Robert Watts, a member of the fluxus movement, passed away in 1988, but his irrepressible spirit is present in a lively exhibition of his work, “Art on Art.” Currently on view at Leslie Tonkonow in Chelsea, this show combines the agile playfulness of fluxus, the intellectual crunch of conceptualism, and the punch of pop. Each work contains a morsel of humor or curiosity—a ‘ha’ or ‘aha’ moment, and sometimes both.
The title plainly describes some of the tool-based pieces, such as carefully framed drawing implements and colored leads. But in a turn of phrase, it also sums up broader ideas about art. “Addendum to Pop” (1964), a matrix of 60 documents from the U.S. Patent Office, shows Watts’ attempt to copyright “pop art.” Each delivers a zinger akin to blowing a bubble until it, well, pops, such as “Can-a-Pop” and “JIFFY POP.”
Watts’ methodic, and in this case fairly exhaustive, process reflects his training as an engineer. Another work features the word “manifesto” in fancy type, mounted and framed, putting forth either a neat exercise in graphic design, or an entire way of thinking that could alter the path of humanity. Take your choice.
Watts tweaked the concept of art as commodity. In “Signature Baseballs” (ca. 1970), each baseball in a pyramidal stack bears the signature of a famous artist, which on an original artwork would mean riches, but here are merely misplaced doodles. Ingres’ John Hancock is made both disembodied—meaningless—and MOMA Store-irresistible in hot red neon. And the potent diorama “.45 Caliber Bullet Entering Lightbulb” (1987) giddily illustrates—and commodifies—an unseeable phenomenon as it conjures questions about why and how.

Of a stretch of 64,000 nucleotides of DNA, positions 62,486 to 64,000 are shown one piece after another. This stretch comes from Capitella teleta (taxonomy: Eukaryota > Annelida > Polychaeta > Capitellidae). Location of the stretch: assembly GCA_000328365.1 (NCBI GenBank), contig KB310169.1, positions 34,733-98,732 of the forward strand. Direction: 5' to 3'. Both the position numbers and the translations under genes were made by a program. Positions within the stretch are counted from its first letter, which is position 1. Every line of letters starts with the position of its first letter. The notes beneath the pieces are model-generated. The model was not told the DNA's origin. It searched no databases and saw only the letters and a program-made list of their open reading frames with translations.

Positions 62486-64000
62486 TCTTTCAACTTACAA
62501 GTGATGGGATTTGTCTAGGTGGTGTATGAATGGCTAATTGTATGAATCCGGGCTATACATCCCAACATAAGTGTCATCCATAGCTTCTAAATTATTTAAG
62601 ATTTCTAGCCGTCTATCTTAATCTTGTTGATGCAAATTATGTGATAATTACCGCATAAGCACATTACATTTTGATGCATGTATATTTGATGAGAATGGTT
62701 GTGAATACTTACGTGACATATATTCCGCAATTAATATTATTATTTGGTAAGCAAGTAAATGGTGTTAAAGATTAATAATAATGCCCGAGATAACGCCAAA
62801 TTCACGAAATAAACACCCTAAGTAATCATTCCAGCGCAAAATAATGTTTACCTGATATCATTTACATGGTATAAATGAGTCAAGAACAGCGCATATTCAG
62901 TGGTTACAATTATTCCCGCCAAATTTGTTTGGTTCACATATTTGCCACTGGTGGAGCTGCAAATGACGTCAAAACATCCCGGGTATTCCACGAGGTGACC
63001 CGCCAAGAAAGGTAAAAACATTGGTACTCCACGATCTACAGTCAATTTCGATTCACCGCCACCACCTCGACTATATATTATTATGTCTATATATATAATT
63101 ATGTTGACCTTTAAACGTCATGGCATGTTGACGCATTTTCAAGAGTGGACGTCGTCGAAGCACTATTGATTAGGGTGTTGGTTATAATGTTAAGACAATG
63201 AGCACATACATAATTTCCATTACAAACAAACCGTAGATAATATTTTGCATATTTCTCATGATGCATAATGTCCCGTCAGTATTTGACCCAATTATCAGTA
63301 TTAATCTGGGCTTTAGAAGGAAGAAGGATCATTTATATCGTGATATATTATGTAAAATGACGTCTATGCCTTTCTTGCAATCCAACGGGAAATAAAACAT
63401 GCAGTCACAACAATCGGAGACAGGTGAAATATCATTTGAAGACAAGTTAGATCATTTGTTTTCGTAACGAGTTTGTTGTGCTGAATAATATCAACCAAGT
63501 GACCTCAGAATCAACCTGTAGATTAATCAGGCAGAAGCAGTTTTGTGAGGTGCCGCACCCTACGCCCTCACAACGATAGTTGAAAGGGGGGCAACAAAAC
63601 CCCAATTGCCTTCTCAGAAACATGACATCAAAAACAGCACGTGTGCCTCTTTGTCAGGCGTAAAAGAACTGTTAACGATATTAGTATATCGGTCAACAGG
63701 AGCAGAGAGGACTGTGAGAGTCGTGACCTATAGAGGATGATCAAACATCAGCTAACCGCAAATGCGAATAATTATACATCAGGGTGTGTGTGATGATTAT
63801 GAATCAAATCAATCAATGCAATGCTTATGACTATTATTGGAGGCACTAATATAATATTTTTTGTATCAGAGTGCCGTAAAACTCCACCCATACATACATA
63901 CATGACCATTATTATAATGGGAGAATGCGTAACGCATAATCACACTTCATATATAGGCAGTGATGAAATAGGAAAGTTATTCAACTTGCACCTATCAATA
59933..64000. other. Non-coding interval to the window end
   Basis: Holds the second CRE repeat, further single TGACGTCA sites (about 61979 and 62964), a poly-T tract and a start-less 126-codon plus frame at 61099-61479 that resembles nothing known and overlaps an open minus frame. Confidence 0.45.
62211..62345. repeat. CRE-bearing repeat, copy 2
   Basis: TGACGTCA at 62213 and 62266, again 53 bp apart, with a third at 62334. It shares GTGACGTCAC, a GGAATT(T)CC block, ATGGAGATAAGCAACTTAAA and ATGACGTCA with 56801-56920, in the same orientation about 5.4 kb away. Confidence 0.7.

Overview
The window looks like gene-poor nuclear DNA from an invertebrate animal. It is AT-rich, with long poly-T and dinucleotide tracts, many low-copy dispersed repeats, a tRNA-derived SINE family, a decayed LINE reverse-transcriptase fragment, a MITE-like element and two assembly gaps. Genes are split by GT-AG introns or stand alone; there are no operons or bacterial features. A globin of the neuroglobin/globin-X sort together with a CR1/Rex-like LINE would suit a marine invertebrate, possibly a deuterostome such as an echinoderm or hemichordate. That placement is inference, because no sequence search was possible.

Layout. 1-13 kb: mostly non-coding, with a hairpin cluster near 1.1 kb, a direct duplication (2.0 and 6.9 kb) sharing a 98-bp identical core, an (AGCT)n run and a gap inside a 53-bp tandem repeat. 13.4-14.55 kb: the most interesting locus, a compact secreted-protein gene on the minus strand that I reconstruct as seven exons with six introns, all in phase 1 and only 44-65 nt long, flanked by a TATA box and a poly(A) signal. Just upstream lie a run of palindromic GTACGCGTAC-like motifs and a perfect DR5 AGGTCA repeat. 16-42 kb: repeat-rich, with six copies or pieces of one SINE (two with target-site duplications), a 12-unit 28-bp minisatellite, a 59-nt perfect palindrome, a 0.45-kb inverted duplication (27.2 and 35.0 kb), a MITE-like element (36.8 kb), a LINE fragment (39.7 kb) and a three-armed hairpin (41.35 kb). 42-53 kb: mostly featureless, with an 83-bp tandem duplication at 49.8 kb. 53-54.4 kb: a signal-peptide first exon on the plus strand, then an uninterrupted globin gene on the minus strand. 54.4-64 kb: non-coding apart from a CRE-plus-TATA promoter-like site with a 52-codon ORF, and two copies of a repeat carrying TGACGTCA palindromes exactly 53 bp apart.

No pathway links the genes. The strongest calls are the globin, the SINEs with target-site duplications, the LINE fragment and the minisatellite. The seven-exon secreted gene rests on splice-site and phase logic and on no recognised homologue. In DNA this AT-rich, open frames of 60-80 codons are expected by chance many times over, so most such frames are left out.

“New Light on West Africa” (1976), a series of chromed African sculptures, presages 1980s neo-pop and serialism. Tension resonates between the presumed unique, hand-carved quality of the originals and the potential for mass-produced, mechanically cast multiples. Is the meaning of these objects reiterated and strengthened, or stripped away completely?
Watts’ “Tree-Wind Paintings” (1983) further explores process and the question of authorship. He lashed felt-tip pens to tree branches so that they traced the movements of the wind onto practice range targets. The results are highly energized scritches that mock the dogmatic surfaces they decorate, evocative of Twombly’s repeating marks or Pollock’s drips. The process recalls Warhol’s Factory, where others executed artworks once the original elements were decided upon. “For Alice” (1965) is a silly, sweet gesture—a trio of elegant wooden sculptures turn out to be boxes for a carnival-prize plush snake that sassily sticks out its tongue.
Perhaps Watts’ spirit truly was present at the start of the show. On its second day, “Venus. Hot. Intermittent.” (1986)—formed of a wire element that was supposed to glow red hot intermittently—caught on fire, leaving shrouds of smoke on the wall, and chopped-apart sheetrock. At Watts’ friend and executor Larry Miller’s request, the gallery has chosen to leave the relics of this impromptu, beyond-the-grave performance intact. It’s what Watts would want or is he still at work?